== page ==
$10m marina plan gets green light

SHARE

Frankton’s planned $10 million, 195-berth marina has been approved by council commissioners.

But Lakes Marina Projects Ltd director Alan Kirker isn’t declaring victory yet.

Commissioners Denis Nugent, Martin Ward and David Whitney considered the consent for the Otago Regional and Queenstown Lakes District councils.

They said the marina proposal will give better public access to Lake Wakatipu.

”The proposal will result in a much-needed marina and associated facilities for public and private use [and its development] will provide for, and contribute to, the social, recreational and economic wellbeing of the district,” the February 20 decision says.

”The commissioners’ conclusion is that the positive effects associated with the proposal will be significant and will outweigh any adverse effects of the proposal, should it proceed.” 

The commissioners still saddled developers with 88 conditions.

Kirker says there’s a ”little bit of damage” in the commissioners’ decision – mainly the deletion of nine buildings proposed on pontoons on the surface of the lake, along the front of an esplanade.

While that’s disappointing, Kirker’s confident ”we can somehow work through that, or live with it”.

”It’s been a long, hard road, but we’ve had a great relationship with the council all the way through, which has been good, and a fantastic relationship with the greater Queenstown community, which is really good,” he says.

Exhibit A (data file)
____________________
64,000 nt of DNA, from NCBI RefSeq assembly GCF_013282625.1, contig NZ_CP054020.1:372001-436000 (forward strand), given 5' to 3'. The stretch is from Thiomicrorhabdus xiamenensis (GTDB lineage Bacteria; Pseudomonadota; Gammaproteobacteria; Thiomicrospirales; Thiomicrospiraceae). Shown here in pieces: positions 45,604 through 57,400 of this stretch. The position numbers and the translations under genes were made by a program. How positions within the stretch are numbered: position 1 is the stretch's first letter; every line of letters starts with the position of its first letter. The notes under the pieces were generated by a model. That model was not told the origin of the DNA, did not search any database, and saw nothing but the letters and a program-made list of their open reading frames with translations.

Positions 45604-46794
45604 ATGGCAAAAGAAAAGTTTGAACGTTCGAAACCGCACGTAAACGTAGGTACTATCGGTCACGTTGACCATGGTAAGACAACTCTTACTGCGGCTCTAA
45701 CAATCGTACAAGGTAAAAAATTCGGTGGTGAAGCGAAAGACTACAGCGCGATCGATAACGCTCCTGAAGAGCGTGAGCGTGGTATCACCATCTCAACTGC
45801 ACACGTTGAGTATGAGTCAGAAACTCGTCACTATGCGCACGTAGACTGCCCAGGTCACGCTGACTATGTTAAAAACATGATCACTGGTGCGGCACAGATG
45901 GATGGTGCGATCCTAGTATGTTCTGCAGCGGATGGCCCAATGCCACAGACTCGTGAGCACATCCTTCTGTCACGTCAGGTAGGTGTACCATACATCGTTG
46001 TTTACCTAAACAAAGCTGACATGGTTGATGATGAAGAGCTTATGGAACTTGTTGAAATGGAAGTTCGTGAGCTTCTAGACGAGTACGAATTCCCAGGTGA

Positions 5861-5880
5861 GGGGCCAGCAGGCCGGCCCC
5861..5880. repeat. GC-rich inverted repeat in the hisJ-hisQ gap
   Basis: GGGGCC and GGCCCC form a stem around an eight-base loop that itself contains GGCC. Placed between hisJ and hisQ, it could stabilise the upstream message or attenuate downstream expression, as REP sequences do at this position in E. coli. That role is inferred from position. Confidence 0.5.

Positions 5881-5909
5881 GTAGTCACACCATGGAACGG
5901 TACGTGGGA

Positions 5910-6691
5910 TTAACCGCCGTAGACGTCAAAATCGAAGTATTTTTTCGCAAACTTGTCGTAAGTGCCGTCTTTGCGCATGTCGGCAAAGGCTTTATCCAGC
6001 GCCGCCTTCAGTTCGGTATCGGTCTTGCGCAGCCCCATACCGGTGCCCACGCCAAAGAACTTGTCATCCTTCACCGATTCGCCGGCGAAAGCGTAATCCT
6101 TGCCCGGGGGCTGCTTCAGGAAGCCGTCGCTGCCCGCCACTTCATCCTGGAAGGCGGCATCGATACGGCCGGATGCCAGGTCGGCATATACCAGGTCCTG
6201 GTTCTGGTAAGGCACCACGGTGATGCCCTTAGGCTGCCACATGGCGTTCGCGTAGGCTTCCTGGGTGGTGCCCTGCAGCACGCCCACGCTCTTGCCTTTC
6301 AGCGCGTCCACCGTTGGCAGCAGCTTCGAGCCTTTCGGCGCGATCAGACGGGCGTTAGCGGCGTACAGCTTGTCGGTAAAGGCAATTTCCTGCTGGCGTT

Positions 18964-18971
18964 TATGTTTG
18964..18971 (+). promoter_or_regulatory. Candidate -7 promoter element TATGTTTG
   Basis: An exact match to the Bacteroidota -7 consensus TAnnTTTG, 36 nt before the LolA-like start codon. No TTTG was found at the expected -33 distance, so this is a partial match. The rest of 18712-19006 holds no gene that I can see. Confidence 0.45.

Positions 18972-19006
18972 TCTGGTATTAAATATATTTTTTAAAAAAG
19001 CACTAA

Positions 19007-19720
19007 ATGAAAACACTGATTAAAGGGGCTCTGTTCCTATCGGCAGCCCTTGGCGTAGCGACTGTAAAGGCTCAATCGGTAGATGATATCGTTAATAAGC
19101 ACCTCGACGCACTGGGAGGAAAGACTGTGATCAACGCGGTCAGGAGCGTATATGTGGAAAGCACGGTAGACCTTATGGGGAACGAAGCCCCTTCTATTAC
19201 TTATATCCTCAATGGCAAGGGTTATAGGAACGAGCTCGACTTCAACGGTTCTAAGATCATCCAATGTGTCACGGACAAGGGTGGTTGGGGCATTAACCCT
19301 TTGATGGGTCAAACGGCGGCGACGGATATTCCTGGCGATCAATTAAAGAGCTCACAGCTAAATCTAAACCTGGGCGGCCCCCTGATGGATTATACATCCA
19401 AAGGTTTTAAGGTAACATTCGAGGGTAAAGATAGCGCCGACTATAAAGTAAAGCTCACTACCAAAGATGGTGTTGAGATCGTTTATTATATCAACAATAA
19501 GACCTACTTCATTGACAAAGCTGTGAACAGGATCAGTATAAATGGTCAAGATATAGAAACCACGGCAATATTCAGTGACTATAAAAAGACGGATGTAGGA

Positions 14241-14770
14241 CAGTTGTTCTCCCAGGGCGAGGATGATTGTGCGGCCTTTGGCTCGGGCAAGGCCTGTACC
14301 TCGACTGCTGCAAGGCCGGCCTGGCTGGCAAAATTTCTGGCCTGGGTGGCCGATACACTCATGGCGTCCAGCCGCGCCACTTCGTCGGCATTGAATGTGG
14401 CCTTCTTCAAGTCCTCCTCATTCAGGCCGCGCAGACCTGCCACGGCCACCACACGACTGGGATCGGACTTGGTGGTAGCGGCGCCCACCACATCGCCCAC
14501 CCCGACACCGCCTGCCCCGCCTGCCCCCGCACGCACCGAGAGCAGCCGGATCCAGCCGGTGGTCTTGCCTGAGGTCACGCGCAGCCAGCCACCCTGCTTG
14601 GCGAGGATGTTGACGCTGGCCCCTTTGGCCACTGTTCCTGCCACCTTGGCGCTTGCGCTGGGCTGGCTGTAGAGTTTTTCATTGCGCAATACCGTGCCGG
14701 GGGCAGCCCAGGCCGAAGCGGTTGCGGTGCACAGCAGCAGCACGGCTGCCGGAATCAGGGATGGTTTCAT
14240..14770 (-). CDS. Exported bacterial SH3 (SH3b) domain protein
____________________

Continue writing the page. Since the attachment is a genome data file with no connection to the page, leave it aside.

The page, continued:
”I think the big grumble was those floating buildings that we’ve lost, so fingers crossed that’s appeased those couple of people that live out of town.” 

Lakes Marina Projects Ltd was named in late 2012 as the council’s preferred developer for the marina, to be established in the Frankton Arm of Lake Wakatipu.

Other directors of the company are California-based brothers Nassar and Iraj Barabi. 

Kirker says any celebrations at the development’s approval will stay on ice until the statutory appeal period passes – with no complications arising. 

In the lead-up to public hearings into the proposal, consultant planner Jane Sinclair made strong comments about possible safety issues affecting the nearby state highway.

She said until traffic issues were resolved the consent should be rejected.

The commissioners added a condition to the consent ordering the applicants to pay $25,000 to the New Zealand Transport Agency for the future upgrade of the intersection of Sugar Lane with State Highway 6.

No major construction will take place between December 20 and February 20 to avoid the peak summer period.

In January, Queenstown’s council took the bizarre step of endorsing the proposal – just as the commissioners’ hearing was about to resume.

Days later, commissioners said they intended to ignore the council’s statement.

Otago Daily Times